In the low atmosphere they can become brittle from outgassing and are susceptible to cracking and can simply shatter like glass. Nylon wire ties in a vacuum chamber simply fall apart after a few months. Though the 6 mbar (4.5 Torr) Atmospheric pressure of Mars isn't a hard vacuum, it is still 0.6% That of Earth's average sea level pressure.

Then you have radiation degrading the plastics which again makes them brittle. A friend worked on RHIC out in Brookhaven National Labs and since he was small and skinny he was tasked with changing out a lot of the sensor cables on the ring. The insulation simply disintegrated from radiation. There was nothing they could do about it save for bulky shielding which would have made servicing impossible.

In the end, metals are simply more suited to the task.

Re:Odd material selection (1)

geekoid (135745) | about 4 months ago | (#47712119)

And you can't use the average temperature as a primary guide. The landing area temperature range from minus 127 C to positive 40 C

xkcd (4, Insightful)

Thanshin (1188877) | about 4 months ago | (#47710369)

Spirit [xkcd.com]

Obligatory, because it's beautiful.

Re:xkcd (-1)

Anonymous Coward | about 4 months ago | (#47710417)

*YAWN*

A poor man's WALL E.

Anthropomorphizing robots, I've never seen that before.

Anybody who links to XKCD should be tagged inane and banal autist needing therapy.

Re:xkcd (-1)

Anonymous Coward | about 4 months ago | (#47710505)

Yes, because shitting on someone elses sandwich is so ok. You must've suffered alot seeing this XKCD comic. Oh you, they should give you money for the horror.

Re:xkcd (-1, Flamebait)

Anonymous Coward | about 4 months ago | (#47710761)

Randall Munroe is the tech-nerd's equivalent of Dane Cook. Unoriginal, not funny, not innovative, and not entertaining except to an extreme minority of people.

Re:xkcd (1)

Hillgiant (916436) | about 4 months ago | (#47711665)

Yay! I'm an extreme minority!

And who the fuck is Dane Cook?

Re:xkcd (1)

geekoid (135745) | about 4 months ago | (#47712127)

He is the Karate of Comedy.

Re:xkcd (1)

DocSavage64109 (799754) | about 4 months ago | (#47711915)

So wait, you hate the comic and yet know the comic's author's name? I actually like the site, but have never had any idea who was drawing them. Also, hating something just to be counter-culture is a rather hipster thing to do (though hating on hipsters also seems to be hip).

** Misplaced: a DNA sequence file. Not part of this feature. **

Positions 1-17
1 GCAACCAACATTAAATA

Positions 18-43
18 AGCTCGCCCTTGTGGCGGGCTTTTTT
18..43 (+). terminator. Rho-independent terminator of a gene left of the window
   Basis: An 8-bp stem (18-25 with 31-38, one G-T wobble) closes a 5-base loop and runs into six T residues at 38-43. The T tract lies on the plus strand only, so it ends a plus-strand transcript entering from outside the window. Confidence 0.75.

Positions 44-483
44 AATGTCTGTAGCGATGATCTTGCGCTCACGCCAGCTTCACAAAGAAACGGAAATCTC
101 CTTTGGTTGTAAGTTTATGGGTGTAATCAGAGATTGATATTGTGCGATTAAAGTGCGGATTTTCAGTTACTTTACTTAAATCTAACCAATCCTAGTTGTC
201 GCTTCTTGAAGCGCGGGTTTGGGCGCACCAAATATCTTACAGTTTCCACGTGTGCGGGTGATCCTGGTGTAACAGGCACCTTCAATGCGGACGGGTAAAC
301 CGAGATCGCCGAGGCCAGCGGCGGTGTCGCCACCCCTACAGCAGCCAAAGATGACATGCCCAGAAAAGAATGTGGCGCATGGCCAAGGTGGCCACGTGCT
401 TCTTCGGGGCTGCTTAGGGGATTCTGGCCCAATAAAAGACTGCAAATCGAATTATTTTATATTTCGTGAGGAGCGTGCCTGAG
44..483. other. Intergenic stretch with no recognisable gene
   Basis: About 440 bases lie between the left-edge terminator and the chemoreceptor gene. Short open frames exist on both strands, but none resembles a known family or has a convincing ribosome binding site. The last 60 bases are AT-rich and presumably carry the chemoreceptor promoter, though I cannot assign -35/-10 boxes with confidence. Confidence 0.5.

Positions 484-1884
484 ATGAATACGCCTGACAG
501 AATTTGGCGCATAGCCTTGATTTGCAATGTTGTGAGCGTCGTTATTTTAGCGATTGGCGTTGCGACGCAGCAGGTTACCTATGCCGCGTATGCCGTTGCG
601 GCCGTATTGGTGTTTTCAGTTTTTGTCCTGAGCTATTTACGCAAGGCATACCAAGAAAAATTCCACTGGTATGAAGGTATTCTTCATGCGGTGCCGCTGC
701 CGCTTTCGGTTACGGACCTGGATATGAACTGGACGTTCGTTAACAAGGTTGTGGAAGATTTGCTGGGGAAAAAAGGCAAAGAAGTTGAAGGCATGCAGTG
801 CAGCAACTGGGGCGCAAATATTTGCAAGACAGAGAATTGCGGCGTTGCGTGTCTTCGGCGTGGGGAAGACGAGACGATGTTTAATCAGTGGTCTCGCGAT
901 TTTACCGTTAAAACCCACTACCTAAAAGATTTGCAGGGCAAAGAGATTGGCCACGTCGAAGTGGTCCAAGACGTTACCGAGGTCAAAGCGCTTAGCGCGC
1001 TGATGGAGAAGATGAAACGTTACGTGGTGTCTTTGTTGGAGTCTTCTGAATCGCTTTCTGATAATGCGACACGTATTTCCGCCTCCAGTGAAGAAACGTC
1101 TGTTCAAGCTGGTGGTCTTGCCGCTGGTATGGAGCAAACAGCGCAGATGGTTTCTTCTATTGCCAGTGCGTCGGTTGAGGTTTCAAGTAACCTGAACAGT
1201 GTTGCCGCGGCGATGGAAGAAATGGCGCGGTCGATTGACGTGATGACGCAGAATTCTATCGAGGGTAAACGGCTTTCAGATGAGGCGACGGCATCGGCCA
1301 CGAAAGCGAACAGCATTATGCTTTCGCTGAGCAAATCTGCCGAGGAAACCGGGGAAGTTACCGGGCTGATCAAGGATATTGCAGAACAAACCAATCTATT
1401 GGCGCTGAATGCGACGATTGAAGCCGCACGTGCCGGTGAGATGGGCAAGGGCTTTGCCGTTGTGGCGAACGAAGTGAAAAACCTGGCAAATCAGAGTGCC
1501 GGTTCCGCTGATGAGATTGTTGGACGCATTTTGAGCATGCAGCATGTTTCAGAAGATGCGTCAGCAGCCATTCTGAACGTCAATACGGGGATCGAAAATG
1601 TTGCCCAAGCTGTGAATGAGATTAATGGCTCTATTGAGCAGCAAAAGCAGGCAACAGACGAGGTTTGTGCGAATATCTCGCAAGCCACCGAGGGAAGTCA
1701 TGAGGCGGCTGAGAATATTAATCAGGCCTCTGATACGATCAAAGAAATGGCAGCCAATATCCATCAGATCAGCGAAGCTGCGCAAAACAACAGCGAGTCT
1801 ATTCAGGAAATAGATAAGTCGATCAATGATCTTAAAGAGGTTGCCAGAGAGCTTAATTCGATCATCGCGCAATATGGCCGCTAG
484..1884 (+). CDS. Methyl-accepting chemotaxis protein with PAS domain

Re:xkcd (1)

geekoid (135745) | about 4 months ago | (#47712163)

70+ million hits a month is an extreme minority?

Re:xkcd (0)

Anonymous Coward | about 4 months ago | (#47711555)

Shhh!!! Thanshin is a Space Nutter. This is a religion that has the human race as a doomed species and space is the only solution. Anything at all in space is worthy of the greatest emotion and admiration.

You're being a religious bigot by making fun of his beliefs.

Re:xkcd (1)

Hillgiant (916436) | about 4 months ago | (#47711651)

I cry every damn time I read that one. And I don't care who knows. Heck. I cry just reading the wikipedia entry for Spirit.

That collection of nuts, bolts, and solar panels did more with less and used up every last bit of its capability in the pursuit of its mission. Yes I know I am anthropomorphising a bit (a lot), but I DON'T CARE.

FIRESTONE (0)

Anonymous Coward | about 4 months ago | (#47710379)

is somehow involved.

Future Design Requirement (1)

RedLeg (22564) | about 4 months ago | (#47710403)

Seriously, Spare Tires? Or spare belts for tires so that the rover can re-tread itself.

Re:Future Design Requirement (0)

Anonymous Coward | about 4 months ago | (#47710439)

Or you take the weight added for the spare tire and mechanism to change it and add that extra weight to the existing tires instead.

Just ditch the measuring equipment, the entire point of the project is to drive as far as possible on the surface.

Re:Future Design Requirement (1)

wonkey_monkey (2592601) | about 4 months ago | (#47710485)

Just ditch the measuring equipment, the entire point of the project is to drive as far as possible on the surface.

No, it's to draw willies on Mars [huffingtonpost.com] .

Re:Future Design Requirement (0)

Anonymous Coward | about 4 months ago | (#47710627)